A number of additives have been proposed in the past to be added to the magnesium hydroxide and/or magnesium oxide in order to improve the MgO-SiO2 reaction. For example, U.S. Pat. No. 2,809,137 (Robinson) involves the use of silica to be combined with the MgO for the purpose of improving the insulating properties of the glass-like film obtained after high temperature annealing. U.S. Pat. No. 2,394,047 (Elsey, et al) relates to the use of additives to produce oxidized surface metal and to enhance glass film formation. In addition to the above, the following U.S. Patents are directed to various materials including silicas and silicates which have been proposed as additives for the coating of ferrous materials. U.S. Pat. Nos. 3,583,887; 3,214,302; 3,562,029; 2,739,085; and 2,354,123.

In addition to utilizing the amorphous magnesia-silica complexes per se as coatings for silicon steel, these novel materials may be employed as additives for conventional MgO coatings. Accordingly, this invention further relates to coatings containing magnesium oxide/magnesium hydroxide and at least one amorphous magnesia-silica complex which when applied to silicon sheet steel impart superior insulation qualities to the silicon steel after the final high temperature anneal in addition to serving as a separator coating for the sheet material during heat treatment and aiding in the purification of the magnetic material.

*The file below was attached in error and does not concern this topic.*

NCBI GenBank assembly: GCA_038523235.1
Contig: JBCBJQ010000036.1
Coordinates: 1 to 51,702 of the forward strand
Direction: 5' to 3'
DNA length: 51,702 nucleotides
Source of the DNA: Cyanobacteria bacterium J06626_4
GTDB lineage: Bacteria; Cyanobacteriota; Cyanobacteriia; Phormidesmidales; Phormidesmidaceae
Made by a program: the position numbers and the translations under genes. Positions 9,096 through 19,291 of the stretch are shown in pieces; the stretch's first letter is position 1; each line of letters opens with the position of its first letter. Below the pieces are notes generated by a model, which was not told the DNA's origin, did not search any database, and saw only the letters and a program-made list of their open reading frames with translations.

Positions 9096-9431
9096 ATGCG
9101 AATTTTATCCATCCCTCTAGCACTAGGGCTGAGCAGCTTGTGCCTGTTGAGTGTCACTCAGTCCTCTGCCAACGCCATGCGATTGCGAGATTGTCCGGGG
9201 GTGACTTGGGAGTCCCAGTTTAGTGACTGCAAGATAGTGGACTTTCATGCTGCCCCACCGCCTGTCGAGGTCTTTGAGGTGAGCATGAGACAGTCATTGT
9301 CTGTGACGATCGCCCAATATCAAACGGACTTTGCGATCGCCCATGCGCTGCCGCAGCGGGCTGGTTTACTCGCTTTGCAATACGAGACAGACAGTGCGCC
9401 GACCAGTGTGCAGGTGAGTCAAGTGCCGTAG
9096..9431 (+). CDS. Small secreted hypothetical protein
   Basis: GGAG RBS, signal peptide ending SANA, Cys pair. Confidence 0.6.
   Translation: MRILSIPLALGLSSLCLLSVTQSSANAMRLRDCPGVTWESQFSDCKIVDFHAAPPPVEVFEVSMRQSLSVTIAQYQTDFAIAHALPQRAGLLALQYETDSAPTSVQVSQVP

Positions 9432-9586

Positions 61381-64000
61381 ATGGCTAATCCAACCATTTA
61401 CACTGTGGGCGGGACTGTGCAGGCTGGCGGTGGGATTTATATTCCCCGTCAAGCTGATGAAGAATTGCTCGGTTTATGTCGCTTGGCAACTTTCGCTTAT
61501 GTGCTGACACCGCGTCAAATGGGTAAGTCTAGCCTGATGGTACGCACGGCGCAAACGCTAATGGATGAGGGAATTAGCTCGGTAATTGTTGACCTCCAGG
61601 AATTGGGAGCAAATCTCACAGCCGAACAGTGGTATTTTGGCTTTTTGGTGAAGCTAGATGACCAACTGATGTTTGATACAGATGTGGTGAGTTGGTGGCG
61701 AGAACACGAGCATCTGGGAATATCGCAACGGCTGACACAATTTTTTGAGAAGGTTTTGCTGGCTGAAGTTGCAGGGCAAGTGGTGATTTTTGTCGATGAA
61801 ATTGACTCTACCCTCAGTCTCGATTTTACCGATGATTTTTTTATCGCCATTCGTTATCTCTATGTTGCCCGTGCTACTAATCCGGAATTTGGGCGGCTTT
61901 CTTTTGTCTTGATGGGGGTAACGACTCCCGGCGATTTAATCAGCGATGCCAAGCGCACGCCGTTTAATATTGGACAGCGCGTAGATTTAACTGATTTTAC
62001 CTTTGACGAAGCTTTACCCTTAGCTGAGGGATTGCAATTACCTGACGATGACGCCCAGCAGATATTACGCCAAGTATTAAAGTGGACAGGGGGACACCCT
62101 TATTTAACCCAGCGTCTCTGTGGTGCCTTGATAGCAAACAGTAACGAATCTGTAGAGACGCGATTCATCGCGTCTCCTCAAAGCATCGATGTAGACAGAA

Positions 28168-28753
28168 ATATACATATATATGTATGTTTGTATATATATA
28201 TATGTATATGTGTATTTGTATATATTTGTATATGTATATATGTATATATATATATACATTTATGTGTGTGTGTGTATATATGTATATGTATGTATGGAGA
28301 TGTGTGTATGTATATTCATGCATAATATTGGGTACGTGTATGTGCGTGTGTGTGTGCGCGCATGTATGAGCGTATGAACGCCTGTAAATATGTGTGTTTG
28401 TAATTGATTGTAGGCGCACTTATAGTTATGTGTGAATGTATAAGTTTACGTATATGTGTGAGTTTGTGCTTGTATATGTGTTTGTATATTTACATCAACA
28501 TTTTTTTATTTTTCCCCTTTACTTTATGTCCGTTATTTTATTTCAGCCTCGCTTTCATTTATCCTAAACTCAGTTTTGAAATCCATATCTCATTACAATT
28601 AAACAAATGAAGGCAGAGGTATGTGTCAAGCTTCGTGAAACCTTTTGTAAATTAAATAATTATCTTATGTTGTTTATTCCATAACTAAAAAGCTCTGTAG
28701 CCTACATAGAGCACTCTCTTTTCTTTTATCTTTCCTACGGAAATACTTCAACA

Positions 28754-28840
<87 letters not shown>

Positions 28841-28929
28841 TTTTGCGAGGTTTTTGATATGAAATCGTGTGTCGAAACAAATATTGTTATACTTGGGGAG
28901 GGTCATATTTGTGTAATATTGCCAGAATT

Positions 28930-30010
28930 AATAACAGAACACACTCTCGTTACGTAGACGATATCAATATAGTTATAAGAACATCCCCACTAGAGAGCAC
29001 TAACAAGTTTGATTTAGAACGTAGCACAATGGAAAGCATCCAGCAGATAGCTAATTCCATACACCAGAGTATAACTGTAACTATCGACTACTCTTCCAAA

The novel amorphous magnesia-silica complexes of the invention include those materials wherein the mole ratio expressed as MgO:SiO2 may vary from about 1:25 to 14:1. The complexes of the invention contain from about 0.001 to 2.0 percent by weight of an alkali metal oxide. Representative of the alkali metals that may be employed in the practice of the invention are sodium, lithium, potassium and the like. Of particular preference are the amorphous (i.e., non-crystalline) magnesia-silica complexes having a molar ratio of MgO:SiO2 of from about 1:13 to 7:1 and from about 0.01 to 1.0 percent by weight of alkali metal. An example of a complex that has highly desirable properties is one having a MgO:SiO2 molar ratio of 1:1.6 and from 0.05 to 0.4% by weight of sodium oxide. Of particular interest are those complexes wherein the sodium oxide is from 0.1 to 0.2% by weight.

Insofar as the alkali metal is concerned, it should be noted that, although the alkali metal oxide is expressed throughout the specification and claims as a component of the magnesia-silica complex, one skilled in the art will readily appreciate that the alkali metal oxide may be provided from a source separate from the magnesia-silica complex. Accordingly, where the complex is employed as the sole coating agent, the appropriate level of alkali metal oxide may be provided by either the complex per se or where a complex free of alkali metal oxide is utilized, any convenient source of alkali metal oxide may be employed in combination with the magnesia-silica complex to insure that the coating composition contains the appropriate level of alkali metal oxide. Included among the materials that may be used in the practice of the invention to provide the alkali metal oxide are hydroxides, carbonates and the like. Where the magnesia-silica complex is employed as an additive to be utilized in conjunction with MgO, as indicated above, the alkali metal oxide component may be included as a component of the complex or made available from either the MgO or an independent source such as the hydroxides and carbonates discussed above.